Cornwall Celebrants

Welsh Wedding Traditions

bridesmaids throwing confetti dressed by Zakit

Dychwelyd i wlad eich hynafiaid; gwaed yn galw i waed.

Return to the land of your fathers; blood calls to blood.

Horton Deakins

Wales is a country rich in folklore and tales and has evolved its own traditions and ways of doing things! Many of the traditions developed within the rural farming communities before industrialisation changed the lives of many. Families were often poor but hard working and usually religious; a husband needed to be able to provide for his wife and family and a bride needed to be fertile to ensure a large healthy family that could help to work the land! Many of the old Welsh wedding traditions grew out of this.

Incorporating some of these traditions in your own ceremony today can be a lovely way to acknowledge your Welsh roots – or you might just love the tradition and want to include it anyway- your ceremony – your choice!

Love spoons

Welsh Love Spoons

I’m sure you are all familiar with the love spoon – strictly speaking these are a Welsh courting tradition rather than something for the wedding day. The oldest known in the UK is in St Fagan’s Museum near Cardiff and dates from 1664. Their origin is not clear but they certainly quickly became something that young men would present to their ‘intended’. I like to imagine the young men sat by the fire with his betrothed’s family (heavily chaperoned!) whittling away at their love spoons as they tried to make conversation! Carving a love spoon enabled the young men to demonstrate to their potential father in law just how hard working and skilful they were.

The different symbols carved into the love spoon had different meanings:

Horseshoe – Good Luck

Bells - Marriage

Beads – the number of children they hoped for

A cross - Faith and believe in God

Locks - security

Your fiancé may not have to prove his worth in quite the same way nowadays but they do still make lovely presents!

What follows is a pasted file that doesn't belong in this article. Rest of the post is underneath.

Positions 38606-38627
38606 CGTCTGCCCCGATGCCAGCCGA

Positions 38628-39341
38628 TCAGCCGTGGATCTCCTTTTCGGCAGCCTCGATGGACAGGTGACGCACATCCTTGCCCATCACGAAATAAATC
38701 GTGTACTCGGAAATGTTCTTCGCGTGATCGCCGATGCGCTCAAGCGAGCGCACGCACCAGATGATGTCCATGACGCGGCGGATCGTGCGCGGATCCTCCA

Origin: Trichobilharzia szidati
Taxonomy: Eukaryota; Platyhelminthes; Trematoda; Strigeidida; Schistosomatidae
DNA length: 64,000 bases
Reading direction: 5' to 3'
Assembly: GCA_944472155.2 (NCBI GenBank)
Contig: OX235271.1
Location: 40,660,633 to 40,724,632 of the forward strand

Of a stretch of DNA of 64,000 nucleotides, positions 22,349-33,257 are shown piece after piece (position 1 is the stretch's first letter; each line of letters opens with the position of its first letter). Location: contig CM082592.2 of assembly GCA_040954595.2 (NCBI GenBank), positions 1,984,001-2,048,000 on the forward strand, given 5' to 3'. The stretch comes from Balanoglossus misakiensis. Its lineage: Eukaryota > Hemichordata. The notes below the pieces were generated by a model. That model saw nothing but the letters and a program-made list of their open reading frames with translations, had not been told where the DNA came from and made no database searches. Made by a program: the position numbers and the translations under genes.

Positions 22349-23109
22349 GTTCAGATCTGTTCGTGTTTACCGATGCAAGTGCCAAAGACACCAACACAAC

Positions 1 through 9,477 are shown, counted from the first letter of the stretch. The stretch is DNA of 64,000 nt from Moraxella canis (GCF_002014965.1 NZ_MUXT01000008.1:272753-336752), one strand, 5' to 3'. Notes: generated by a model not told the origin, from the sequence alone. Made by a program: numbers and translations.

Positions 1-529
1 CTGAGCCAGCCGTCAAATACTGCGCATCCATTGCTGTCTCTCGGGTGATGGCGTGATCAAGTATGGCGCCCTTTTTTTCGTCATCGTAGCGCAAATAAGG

A lucky start to your day?

Imagine waking on your wedding morning to the sound of bird song – and then being congratulated by a male member of your family – just about the luckiest start to your wedding day that a Welsh bride could hope for! The origins of these belief’s aren’t clear – perhaps it comes from waking up in your family home with your forthcoming marriage supported and blessed by the man of the family – it was very important to have the approval of your family and community in pre-industrial Wales.

The bride’s bouquet

Traditionally every Welsh bride included some Myrtle in her bouquet. This is perhaps one of the old Welsh traditions which is more easily incorporated into a modern wedding and even Kate Middleton had Myrtle in her bridal bouquet!

Myrtle symbolises the love between you – brides used to give a cutting to their bridesmaids and if the cutting bloomed within a year then the bridesmaid would soon be a bride.

Priodas coes ysgub
(A besom wedding!)


The tradition of Jumping the Broom originated within the Welsh Romany community. Originally it was a custom which was associated with fertility as couples jumped over a bunch of flowering broom. This spread into the wider Welsh community and besoms or broomsticks replaced flowering broom. You can read more about this tradition in our Jumping the broomstick blog.

Can you hear a pin drop?

The English tradition of the bride throwing her bouquet for a female guest to catch was a little different in Wales. Welsh brides would wear a pin on the shoulder of their dress and would throw this over their shoulder at the reception and whoever caught it – or perhaps more sensibly carefully picked it up – was assured of becoming a bride within the next year!

Natural petal confetti

natural flower confetti

A very lovely tradition was for flower girls to lead the bridal procession back to their home or to the venue for the reception. The throwing of natural petal confetti along the bride and Groom’s processional route dates back to the pagan tradition of throwing grain which was a symbol of fertility. This is of course still a very popular custom at all wedding ceremonies today – why not check out some of the natural petal confetti mixes (all made using the language of flowers) produced by our sister company Keslowena!

Some of the old Welsh traditions may be easier to incorporate into a modern wedding ceremony than others but all are interesting and give us some insights into what life must have been like for couples 2-300 years ago. Whatever you want to include in your ceremony today we can work with you to make sure you get just what you want and that you have a ceremony which is completely personal and just perfect!


November 2019

A Cornish sunset
A Cornish sunset
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